Barclays Fined £2.3m For 'Records Failure'
Barclays has been fined $3.75m (£2.3m) by a US regulator over an alleged decade-long failure to properly keep electronic records, emails and instant messages.
The Financial Industry Regulatory Authority (FINRA) said that from 2002 to April 2012, Barclays failed to preserve order data, trade confirmations, account records and other information in a format that prevented their alteration or erasure, known as "Write-Once, Read-Many" or "WORM."
It also said Barclays failed to properly retain attachments to some Bloomberg emails from May 2007 to May 2010, and failed to properly retain about 3.3 million Bloomberg instant messages from October 2008 to May 2010.
FINRA said that once Barclays' system encountered an attachment to an instant message that it had processed earlier on a given day, it would stop accepting instant messages for that day.
"Ensuring the integrity, accuracy and accessibility of electronic books and records is essential to a firm's ability to meet its compliance obligations," FINRA enforcement chief Brad Bennett said in a statement.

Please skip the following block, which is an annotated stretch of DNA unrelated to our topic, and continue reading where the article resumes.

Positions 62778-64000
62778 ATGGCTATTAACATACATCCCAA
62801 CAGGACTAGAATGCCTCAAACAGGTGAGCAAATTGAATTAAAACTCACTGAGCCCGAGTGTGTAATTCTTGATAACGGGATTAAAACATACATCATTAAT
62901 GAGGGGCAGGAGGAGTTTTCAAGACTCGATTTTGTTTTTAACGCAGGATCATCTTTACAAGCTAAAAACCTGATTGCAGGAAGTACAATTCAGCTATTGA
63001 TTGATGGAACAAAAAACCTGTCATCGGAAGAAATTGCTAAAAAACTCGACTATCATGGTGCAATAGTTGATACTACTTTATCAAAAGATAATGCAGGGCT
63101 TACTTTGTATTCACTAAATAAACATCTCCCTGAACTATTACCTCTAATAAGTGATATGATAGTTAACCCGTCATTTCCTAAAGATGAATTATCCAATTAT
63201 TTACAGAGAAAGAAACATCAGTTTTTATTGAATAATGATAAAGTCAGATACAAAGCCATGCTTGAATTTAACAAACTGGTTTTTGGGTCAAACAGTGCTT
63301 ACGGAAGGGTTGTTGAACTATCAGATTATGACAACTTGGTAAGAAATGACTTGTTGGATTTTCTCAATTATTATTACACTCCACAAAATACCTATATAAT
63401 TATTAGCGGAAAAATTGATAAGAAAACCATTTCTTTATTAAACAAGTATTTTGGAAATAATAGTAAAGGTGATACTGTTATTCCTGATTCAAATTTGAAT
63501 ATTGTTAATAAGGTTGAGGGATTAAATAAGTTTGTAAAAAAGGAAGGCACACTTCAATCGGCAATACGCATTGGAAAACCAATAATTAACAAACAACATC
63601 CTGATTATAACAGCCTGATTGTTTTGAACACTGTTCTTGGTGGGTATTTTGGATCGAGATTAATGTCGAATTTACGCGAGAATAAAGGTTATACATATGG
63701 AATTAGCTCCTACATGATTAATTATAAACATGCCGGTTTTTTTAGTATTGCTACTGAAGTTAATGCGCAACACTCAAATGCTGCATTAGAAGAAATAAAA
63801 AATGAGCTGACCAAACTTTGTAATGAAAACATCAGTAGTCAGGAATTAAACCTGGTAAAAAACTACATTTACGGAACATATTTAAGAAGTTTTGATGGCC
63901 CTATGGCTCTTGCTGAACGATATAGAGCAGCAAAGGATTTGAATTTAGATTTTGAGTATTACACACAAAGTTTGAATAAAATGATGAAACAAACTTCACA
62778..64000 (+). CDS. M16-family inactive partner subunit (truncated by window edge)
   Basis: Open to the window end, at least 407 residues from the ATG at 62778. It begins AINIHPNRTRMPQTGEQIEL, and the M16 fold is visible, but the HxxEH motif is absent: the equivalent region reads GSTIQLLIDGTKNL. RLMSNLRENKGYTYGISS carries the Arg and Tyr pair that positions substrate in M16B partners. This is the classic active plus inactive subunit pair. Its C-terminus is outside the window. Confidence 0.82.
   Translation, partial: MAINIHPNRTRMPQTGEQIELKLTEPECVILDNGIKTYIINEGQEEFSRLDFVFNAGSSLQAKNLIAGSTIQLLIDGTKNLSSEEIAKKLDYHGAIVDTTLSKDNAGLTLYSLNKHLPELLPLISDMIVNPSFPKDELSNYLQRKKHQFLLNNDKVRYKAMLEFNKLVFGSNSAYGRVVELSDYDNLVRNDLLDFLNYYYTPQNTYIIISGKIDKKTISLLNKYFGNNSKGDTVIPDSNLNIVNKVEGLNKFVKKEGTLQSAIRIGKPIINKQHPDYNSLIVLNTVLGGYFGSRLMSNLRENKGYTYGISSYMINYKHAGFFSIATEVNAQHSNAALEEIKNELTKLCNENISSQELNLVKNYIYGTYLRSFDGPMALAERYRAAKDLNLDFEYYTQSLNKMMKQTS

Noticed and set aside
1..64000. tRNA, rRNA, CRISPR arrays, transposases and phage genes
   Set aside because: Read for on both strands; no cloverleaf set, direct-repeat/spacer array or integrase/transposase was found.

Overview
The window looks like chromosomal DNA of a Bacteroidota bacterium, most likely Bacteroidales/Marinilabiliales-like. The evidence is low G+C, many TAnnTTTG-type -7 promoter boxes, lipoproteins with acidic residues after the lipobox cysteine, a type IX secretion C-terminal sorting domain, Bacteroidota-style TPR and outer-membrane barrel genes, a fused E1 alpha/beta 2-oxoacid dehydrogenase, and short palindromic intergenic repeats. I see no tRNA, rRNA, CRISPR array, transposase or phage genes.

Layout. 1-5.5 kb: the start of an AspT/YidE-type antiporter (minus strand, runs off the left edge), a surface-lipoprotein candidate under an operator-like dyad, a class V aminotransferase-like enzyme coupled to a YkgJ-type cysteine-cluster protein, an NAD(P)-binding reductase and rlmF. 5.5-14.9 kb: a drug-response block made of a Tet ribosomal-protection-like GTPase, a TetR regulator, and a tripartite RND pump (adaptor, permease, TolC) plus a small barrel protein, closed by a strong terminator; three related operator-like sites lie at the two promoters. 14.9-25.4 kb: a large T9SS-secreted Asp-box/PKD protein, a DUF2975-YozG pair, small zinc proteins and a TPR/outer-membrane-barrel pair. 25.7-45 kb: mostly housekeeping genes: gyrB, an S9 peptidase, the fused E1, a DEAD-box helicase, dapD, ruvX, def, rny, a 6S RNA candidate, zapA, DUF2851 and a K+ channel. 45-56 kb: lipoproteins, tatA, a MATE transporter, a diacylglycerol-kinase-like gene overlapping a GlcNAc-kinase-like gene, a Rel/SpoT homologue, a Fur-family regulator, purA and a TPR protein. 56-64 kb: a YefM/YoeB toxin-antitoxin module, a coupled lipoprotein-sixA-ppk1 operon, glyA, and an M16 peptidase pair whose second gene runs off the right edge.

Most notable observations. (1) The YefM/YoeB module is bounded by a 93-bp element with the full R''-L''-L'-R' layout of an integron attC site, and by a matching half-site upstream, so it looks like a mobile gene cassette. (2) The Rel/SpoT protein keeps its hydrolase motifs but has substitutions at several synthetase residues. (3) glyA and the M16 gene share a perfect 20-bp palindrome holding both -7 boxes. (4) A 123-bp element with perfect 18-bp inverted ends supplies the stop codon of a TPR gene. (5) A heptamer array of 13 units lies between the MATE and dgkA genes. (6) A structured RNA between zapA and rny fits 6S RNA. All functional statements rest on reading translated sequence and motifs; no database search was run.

Barclays did not admit or deny wrongdoing but agreed to a censure and the entry of FINRA's findings.
A spokeswoman for the British bank declined to comment.
Barclays - along with its major UK counterparts - has been no stranger to financial penalties over its past behaviour.
It was recently spared a penalty for its role in the widespread rigging of benchmark euro rates because it blew the whistle on what was happening but it was previously fined £290m by regulators following an earlier probe into the Libor rate-rigging scandal.
Barclays has set aside billions of pounds to cover the costs of settling the payment protection insurance mis-selling scandal while it is also subject to a separate probe by the Financial Conduct Authority and other world regulators into the alleged manipulation of foreign currency markets.
In November, the former regulator charged with boosting compliance at Barclays, Sir Hector Sants, quit his post as a result of a stress-related illness.
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